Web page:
August 1962 Popular ElectronicsTable of Contents
People old and young enjoy waxing nostalgic about and learning some of the history of early electronics. Popular Electronics was published from October 1954 through April 1985. All copyrights are hereby acknowledged. See all articles from Popular Electronics.
OK, class, put your books away and take out a pencil. Spread your chairs out because we're going to have a quiz today. A collective sigh permeates the room. Remember those days? I still have nightmares over those moments, and they were decades ago for me. At least this "Electronic Noise Quiz" from the August 1962 edition of Popular Electronics won't affect your GPA. Sometimes PE's quiz illustrations are kind of hard to interpret, but this one does a pretty good job (except item 'E', but I'm not telling what it is since nobody helped me). You will need a fairly diverse background in consumer type electronics to do well, and having a few gray hairs will probably help as well. Good luck. BTW, my score was 80%.
By Robert P. Balin
The noises that electrical and electronic devices make can indicate normal operation or trouble, and a clever technician trains his ear to distinguish one from the other. Test your noise knowledge by matching the 10 noises listed below with the drawings (A-J) of the devices that usually produce them.
|Here are other Popular Electronics quizzes:|
- Lamp Brightness Quiz, January
Electronic Noise Quiz Answers
1 - B) Transformer buzz is usually produced by the vibration of loose laminations in the transformer's iron core.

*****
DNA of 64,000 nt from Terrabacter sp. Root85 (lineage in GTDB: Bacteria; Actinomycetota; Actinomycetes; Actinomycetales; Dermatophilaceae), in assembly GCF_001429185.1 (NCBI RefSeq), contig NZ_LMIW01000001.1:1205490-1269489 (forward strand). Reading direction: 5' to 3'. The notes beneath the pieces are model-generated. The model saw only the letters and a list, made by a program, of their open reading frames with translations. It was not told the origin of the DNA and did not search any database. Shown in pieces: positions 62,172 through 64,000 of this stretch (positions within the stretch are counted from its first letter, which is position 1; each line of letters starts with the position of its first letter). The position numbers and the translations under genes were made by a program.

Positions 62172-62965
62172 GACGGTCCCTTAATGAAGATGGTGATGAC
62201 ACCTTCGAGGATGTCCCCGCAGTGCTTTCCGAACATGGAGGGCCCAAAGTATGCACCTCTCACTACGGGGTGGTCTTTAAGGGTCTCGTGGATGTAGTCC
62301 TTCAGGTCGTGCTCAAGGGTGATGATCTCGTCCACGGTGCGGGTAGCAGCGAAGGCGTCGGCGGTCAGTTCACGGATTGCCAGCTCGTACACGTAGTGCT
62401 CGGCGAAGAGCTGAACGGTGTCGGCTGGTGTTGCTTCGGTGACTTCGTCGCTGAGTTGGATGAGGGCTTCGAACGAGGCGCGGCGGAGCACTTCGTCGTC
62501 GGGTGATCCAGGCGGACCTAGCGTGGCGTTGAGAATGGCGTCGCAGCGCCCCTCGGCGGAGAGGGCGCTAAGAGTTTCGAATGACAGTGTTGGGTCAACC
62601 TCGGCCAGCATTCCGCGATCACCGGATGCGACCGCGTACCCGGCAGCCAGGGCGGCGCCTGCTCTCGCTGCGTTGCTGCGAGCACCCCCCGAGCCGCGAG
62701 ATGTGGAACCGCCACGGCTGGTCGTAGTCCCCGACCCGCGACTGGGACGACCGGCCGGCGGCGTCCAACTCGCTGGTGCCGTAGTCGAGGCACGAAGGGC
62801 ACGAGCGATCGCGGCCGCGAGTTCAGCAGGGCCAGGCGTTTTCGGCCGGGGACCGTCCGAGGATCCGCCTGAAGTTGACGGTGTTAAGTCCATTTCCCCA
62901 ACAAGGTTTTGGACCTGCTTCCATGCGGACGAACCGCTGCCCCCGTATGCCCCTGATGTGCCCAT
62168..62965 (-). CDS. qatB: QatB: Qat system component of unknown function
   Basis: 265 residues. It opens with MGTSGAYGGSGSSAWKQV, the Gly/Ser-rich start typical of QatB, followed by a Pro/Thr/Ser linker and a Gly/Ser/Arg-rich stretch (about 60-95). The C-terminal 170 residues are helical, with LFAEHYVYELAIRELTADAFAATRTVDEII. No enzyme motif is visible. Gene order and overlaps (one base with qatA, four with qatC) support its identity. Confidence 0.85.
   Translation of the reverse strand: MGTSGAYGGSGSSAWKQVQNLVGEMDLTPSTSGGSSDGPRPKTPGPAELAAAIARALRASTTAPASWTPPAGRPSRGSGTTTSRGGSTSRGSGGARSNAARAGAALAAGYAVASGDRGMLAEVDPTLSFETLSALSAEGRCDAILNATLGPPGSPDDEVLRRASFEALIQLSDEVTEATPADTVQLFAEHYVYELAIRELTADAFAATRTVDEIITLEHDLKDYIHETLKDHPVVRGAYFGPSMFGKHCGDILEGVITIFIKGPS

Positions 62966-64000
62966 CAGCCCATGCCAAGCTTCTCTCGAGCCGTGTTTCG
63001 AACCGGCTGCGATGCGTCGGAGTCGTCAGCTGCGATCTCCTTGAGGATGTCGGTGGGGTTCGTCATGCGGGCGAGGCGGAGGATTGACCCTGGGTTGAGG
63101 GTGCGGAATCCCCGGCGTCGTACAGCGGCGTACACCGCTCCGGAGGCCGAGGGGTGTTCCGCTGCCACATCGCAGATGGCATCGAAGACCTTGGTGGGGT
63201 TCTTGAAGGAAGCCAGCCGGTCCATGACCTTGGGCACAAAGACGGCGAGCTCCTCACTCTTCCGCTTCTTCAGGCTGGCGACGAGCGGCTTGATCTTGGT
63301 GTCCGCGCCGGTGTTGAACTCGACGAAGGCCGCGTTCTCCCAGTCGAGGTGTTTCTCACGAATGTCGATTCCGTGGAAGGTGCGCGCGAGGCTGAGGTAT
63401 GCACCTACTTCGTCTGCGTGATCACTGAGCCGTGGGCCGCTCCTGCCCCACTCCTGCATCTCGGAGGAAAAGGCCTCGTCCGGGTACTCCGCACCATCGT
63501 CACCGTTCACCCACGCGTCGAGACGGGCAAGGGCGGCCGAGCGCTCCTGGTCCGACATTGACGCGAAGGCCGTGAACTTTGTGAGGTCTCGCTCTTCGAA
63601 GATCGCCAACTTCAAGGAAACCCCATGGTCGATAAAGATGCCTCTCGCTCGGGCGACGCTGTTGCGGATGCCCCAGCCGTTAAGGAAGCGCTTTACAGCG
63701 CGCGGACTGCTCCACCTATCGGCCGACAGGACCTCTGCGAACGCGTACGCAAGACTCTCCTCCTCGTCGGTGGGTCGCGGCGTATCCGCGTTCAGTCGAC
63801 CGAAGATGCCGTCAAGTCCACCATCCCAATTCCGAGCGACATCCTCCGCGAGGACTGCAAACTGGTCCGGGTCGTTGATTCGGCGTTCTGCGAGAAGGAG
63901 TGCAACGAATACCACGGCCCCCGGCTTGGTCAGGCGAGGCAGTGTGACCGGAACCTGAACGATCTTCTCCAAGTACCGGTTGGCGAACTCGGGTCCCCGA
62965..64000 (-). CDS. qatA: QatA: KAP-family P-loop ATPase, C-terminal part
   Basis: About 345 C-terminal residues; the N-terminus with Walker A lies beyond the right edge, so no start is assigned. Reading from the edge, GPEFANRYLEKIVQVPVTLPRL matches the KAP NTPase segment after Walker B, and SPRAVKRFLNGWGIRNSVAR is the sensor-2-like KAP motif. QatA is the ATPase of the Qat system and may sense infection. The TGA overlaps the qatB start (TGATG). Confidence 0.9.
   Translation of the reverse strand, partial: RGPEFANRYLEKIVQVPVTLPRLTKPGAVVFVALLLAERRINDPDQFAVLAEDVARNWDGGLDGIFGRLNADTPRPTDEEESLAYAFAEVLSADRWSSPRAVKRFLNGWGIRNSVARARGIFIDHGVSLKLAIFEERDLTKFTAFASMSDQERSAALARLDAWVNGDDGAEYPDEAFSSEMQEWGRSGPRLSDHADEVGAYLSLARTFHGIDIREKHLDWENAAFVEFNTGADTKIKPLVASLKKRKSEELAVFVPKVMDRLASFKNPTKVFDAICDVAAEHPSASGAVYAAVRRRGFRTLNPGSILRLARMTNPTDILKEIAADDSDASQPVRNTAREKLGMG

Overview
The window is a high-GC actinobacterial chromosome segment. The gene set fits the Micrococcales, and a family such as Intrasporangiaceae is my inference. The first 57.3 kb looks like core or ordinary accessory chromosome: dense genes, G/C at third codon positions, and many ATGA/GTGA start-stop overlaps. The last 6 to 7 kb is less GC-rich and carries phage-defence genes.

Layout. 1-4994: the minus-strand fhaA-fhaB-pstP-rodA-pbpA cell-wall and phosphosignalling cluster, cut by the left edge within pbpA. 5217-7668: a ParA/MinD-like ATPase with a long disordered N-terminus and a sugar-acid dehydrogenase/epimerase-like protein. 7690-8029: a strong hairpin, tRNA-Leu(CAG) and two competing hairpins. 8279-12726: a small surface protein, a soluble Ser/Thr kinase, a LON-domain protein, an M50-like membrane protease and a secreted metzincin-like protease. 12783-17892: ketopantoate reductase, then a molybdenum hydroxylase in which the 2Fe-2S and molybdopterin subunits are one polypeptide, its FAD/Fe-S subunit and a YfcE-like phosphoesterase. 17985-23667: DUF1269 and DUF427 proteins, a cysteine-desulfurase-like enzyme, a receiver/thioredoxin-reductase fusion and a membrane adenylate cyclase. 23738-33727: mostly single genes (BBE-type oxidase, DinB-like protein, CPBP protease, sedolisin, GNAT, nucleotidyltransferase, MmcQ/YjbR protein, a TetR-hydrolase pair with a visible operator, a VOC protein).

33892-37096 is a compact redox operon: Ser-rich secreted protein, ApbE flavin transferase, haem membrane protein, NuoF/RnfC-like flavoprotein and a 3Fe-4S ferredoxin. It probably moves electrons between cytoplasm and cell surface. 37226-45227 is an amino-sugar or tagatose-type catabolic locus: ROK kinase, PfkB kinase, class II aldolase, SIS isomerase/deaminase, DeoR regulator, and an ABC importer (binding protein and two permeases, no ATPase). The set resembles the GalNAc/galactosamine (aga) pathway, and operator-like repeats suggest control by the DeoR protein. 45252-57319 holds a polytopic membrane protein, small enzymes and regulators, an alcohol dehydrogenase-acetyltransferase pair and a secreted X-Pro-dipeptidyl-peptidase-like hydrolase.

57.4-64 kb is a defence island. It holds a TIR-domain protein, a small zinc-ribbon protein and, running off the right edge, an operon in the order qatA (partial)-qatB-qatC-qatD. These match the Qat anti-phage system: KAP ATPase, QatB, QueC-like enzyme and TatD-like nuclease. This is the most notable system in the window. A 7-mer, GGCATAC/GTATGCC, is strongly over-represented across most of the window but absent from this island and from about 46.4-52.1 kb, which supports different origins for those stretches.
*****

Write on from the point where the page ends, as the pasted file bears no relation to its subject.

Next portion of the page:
2 - H) Relay chatter occurs when the current value in the relay coil is somewhere between the normal operating value and the drop-out value.
3 - I) Turntable rumble is a low-frequency vibration mechanically transmitted to the phono cartridge pickup by the turntable drive mechanism.
4 - G) Keying chirp is caused by undesirable variations in transmitted frequency when the transmitter r.f. oscillator is keyed.
5 - J) Armature growl is a symptomatic sound made by an armature containing shorted turns when placed on a test-stand device called a "growler."
6 - A) Loudspeaker boom is produced by self-oscillation of the speaker at a low-frequency resonant point.
7 - E) Needle scratch is due to a worn stylus point. Dirt and dust on a record or a defective record can produce the same sound.
8 - C) Tube hiss is due to electron collisions in an irregular electron stream caused by an uneven cathode coating. Although a tape recorder (F) and a car generator (D) will also produce hiss, they are not the correct answers for question 8, but for 9 and 10 which follow.
9 - F) Tape recorder wow is comprised of slow variations in the pitch of recorded sounds caused by irregular slippage or drag in the tape drive mechanism. A turntable (I) with a friction drive will also produce wow sounds, but (I) has already been matched with question 3.
10 - D) Generator whine is due to commutator sparking and changes in frequency with varying engine speeds, and it sometimes interferes with reception in or from mobile stations.
Posted January 31, 2013